The economic tsunami has forced small to medium-size businesses to cut costs wherever they can, according to a report from Access Markets International (AMI) Partners. The report found reducing office supplies and printing costs is the most widely employed cost cutting plan among SMBs, ahead of reducing travel or telecommunication costs.
Reducing office supplies and printing costs is simpler to implement than other cost reductions, and the benefits can be immediate since all employees can play a part in reducing this line-item expense, the report found. The findings were released in an AMI study titled -Printing During the Downturn: How the Recession Has Created A Significant Printing Opportunity.'
"Due to their greater touch points and exposure, MBs (companies with 100 to 999 employees) are likely to be more negatively affected by the downturn and have initiated more cost cutting plans compared to SBs (companies with 1 to 99 employees)," said New York-based AMI analyst Melissa Chong "In a recent internal study, 77 percent of U.S. MBs and 47 percent of U.S. SBs, respectfully acknowledged that their company has taken measures to reduce office supplies and printing costs."
Chong said printing and copier vendors need to react quickly to reverse this cost cutting trend and advance SMBs' use of existing IT infrastructure, since SMBs are very likely to prolong the lifecycles of basic computing hardware such as PC and printers during lean times. "Furthermore, AMI has observed a growing proportion of SMBs that are concerned with to what degree the economic downturn will impact their business," she added. "It is not far-fetched to imagine SMBs will increase these cutbacks as concern grows and prolongs."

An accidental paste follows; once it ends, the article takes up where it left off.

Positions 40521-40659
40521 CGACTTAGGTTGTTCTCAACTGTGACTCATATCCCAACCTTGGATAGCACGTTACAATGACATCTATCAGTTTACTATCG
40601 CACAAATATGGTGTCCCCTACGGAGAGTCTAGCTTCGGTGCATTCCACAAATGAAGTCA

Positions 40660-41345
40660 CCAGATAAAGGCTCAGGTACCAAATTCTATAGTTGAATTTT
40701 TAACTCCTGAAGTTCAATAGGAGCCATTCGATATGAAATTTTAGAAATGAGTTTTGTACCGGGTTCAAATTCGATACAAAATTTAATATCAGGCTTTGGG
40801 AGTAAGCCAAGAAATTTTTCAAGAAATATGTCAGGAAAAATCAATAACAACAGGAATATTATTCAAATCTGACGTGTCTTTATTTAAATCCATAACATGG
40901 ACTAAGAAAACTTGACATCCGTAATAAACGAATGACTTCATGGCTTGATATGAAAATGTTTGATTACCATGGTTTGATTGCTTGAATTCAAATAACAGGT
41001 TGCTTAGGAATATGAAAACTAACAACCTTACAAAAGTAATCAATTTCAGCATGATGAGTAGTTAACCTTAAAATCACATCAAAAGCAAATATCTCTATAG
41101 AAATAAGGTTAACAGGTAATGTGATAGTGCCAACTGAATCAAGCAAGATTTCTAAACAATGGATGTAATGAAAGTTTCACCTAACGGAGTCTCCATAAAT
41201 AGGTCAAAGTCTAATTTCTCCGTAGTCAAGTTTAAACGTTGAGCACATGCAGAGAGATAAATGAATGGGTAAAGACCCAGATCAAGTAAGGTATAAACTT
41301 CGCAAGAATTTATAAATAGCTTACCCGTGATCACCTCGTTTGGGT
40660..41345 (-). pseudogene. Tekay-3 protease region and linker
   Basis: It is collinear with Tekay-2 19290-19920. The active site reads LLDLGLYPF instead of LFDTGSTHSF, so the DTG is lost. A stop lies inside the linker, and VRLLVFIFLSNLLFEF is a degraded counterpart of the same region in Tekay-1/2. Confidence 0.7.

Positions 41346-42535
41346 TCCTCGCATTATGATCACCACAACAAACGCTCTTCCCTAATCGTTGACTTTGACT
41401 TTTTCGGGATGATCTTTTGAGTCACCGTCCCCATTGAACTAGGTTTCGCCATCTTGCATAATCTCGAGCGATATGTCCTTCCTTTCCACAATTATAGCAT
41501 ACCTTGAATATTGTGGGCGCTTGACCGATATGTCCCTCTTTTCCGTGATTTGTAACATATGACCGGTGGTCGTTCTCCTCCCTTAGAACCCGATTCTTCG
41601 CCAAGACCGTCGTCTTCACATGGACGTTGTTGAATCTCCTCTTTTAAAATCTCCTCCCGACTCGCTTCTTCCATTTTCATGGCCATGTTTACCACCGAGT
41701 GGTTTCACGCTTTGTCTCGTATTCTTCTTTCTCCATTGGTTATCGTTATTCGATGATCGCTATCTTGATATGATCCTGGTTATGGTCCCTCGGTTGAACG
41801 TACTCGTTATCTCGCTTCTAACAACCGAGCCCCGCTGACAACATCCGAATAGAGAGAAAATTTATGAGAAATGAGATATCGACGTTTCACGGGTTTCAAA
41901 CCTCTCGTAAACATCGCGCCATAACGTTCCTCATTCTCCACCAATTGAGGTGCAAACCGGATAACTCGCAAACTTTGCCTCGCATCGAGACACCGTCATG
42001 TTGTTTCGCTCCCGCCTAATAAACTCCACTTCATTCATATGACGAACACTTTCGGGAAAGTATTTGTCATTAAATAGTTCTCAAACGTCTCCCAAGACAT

The study includes strategies and recommendations for printing and copier vendors to reverse the reduction in office supplies/printing cost trend by SMBs in the U.S. A key strategy is to target high-value printing customers (HVPCs). AMI said IT vendors should be reassured that the downturn has forced companies to more seriously consider investing and using IT to address their business needs for efficiency and cost control and help them manage through the downturn. The study found around half to two-thirds of SMBs would like to leverage IT to reduce costs and improve productivity.
HVPCs are the most attractive group as they spend more on printing hardware and supplies relative to the total number of small and medium businesses. Vendors that successfully the address needs of the HVPC will reap the larger benefit due to the HVPC's higher propensity towards printing spending. "It is not practical, especially as vendors find themselves increasingly resource strapped, to try to address the whole market," Chong said. "Vendors should start by zeroing in on the needs of SMBs that print the most or the HVPCs."